“A text is worthy of acclaim if it presents valuable ideas in an engaging way”. Discuss with reference to your Module B text.
Kenneth Slessor’s poetry is worthy of acclaim as it focuses on universal themes. In his suite of poetry, poems are linked by common imagery used to convey his thematic concerns. This gives his poems a rich intertextuality with each other, providing a body of work with textual integrity. Slessor’s primary concerns of time and memory are thoroughly explored in his work. These are presented in an engaging way due to his poetic treatment, manipulating imagery and structure in his poems. Slessor’s poems Out of Time, Five Bells and Elegy in a Botanic Gardens all explore his thematic concerns of time, memory and the power of nature.
Slessor addresses the constant progression of time in his suite of poetry. Out of Time’s structure reflects this nature of time. The poem is composed of three sonnets, which form a corona as each last line relates to the first line. This reflects the cyclical and constant nature of time. This is contrasted with the human perception of time, with the pace quickened in the second stanza through alliteration like “kiss and kill”. Time is viewed as having duality, being described calmly as a wave and aggressively as a knife. Time is a natural part of human experience, but our human nature makes us dread the passage of time. In Out of Time, time is metaphorically described as “the wave, enfolds me in its bed.” This water imagery is also employed for Five Bells, “the turn of midnight water’s over you.” In Out of Time, time is also personified as “the bony knife, it runs me through.” The repetition of the suffixes in “Vilely, continuously, stupidly, Time takes me, drills me” aurally mirrors the embodiment of time as a knife. This ties into one interpretation of the title as constantly running out of time. Five Bells supports this portrayal, as time is “knifing the dark with deathly photographs.” It also mocks human effort to monitor time, referring to the bells as “the bumpkin calculus of time.” This juxtaposition of an uncivilised person with a complex mathematical method, comments that our human capacity to chronicle time is hopelessly limited. This displays a rich intertextuality, as time is personified with this dual imagery throughout his poems. Paul Grover states Slessor’s poetry to, “show how an individual can transcend time and participate more fully in a world out of time.” Both Out of Time and Five Bells explore this idea engagingly, mirroring the inexorable passage of time but exploring how an individual can temporarily transcend time.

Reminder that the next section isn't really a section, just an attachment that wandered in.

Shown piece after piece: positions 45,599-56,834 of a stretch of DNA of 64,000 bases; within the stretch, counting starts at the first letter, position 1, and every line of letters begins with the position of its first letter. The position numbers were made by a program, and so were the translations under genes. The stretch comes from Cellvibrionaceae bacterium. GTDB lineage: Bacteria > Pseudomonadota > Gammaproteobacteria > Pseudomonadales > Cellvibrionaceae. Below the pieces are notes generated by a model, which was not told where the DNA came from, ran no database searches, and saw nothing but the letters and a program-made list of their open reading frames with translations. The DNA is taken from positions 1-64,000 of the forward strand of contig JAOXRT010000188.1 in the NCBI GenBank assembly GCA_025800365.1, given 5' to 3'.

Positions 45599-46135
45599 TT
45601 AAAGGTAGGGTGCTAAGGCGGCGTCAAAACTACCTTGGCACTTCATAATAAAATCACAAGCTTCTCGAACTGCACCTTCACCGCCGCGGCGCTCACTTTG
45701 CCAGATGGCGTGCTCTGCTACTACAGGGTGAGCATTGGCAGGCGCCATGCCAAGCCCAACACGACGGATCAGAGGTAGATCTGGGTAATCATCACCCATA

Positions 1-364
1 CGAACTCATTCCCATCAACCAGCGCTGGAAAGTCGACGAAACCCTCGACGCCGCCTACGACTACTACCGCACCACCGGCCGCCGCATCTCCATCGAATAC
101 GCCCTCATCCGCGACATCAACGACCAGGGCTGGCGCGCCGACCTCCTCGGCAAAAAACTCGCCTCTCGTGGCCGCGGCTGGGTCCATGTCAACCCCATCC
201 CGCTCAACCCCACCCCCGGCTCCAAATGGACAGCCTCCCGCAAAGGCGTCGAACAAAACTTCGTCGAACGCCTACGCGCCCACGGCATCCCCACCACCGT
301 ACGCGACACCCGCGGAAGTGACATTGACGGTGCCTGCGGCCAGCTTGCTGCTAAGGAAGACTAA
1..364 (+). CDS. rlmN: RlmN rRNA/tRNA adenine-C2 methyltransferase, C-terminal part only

Memory is explored as a way to escape from the passage of time in his poetry. In Out of Time, when the persona is experiencing a memory, “time leaves the lovely moment at his back”. The persona is seen to be able to brace himself against the pull of time, “leaning against his golden undertow”. The water imagery used to describe time is applied to memory,...